Augmentation studies

Goddard et al. [23] conducted an augmentation trial with quetiapine extended release (XR) in a sample of SSRI-resistant, PD patients with comorbidities. For those who previously received an adequate (8 weeks or longer, in sufficient doses), ongoing SSRI therapy at intake, SSRI resistance was ascertained by a minimal improvement in CGI-I (≥3). Patients who were medication-free at intake were initially treated for 8 weeks with open-label, sertraline (50-200 mg/day); citalopram (20-40 mg/day) or escitalopram (10-20 mg/day). Following SSRI treatment, patients that had a <50% decrease from baseline in the Panic Disorder Severity Scale (PDSS) total score after the prospective SSRI trial, were classified as treatment-resistant. Only patients rated as moderately ill (CGI-S score ≥4) or worse were included. Anxiety and mood disorders (except bipolar disorder) were allowed. Patients on SSRI or SNRI were randomly assigned to receive either quetiapine XR or placebo. Baseline SSRI/SNRI doses were held constant throughout the 8-week trial. Quetiapine XR was not superior to placebo in this RCT.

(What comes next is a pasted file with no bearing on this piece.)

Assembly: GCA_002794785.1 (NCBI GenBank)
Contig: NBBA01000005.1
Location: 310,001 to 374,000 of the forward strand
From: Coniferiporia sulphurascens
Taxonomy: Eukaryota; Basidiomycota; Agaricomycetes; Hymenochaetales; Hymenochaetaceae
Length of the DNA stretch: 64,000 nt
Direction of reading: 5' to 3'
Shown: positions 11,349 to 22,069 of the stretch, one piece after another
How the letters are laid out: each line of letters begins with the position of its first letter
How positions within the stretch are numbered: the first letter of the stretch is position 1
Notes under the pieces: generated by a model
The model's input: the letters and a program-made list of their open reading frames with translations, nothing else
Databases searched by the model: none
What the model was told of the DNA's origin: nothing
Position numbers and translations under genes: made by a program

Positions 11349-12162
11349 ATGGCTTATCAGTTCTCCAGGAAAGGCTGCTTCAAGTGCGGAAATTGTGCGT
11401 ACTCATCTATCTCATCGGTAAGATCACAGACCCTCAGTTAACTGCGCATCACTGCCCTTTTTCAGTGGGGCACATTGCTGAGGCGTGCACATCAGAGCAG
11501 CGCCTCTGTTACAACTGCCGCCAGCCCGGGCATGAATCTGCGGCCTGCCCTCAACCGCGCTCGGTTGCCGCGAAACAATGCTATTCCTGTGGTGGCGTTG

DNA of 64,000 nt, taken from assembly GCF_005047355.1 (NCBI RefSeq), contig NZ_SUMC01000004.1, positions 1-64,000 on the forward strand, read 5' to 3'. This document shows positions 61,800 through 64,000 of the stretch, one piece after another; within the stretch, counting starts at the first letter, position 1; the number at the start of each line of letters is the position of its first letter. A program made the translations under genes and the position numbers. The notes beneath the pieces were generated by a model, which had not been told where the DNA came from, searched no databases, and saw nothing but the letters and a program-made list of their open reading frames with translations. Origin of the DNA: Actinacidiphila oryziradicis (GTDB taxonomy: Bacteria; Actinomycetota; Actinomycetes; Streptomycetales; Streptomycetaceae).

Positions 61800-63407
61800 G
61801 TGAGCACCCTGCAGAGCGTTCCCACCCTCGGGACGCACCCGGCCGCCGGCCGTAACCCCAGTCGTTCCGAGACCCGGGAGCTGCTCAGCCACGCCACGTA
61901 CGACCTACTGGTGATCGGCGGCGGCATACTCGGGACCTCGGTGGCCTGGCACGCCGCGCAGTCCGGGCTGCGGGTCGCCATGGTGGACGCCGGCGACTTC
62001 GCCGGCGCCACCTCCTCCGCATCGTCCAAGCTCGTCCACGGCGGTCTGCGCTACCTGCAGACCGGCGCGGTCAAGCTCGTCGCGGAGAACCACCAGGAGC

Mantovani et al. [15] evaluated the efficacy of 1-Hz rTMS applied to the right dorsolateral prefrontal cortex (DLPFC) in patients with PD and comorbid major depressive disorder, who have not fully responded to conventional pharmacotherapy. The trial consisted of two phases. In phase 1, patients were randomly assigned to receive either active rTMS or sham stimulation 5 times a week, for 4 consecutive weeks. None of the patients reported significant side effects. The rTMS sessions were well tolerated. There were no seizures, neurological complications, or subjective complaints about memory or concentration impairments. Ratings of common side effects of rTMS showed no difference between the active and sham groups. Compared to the sham stimulation, active rTMS produced significant symptom improvements, with higher response and remission rates. There were no significant differences regarding the improvement in depression symptoms.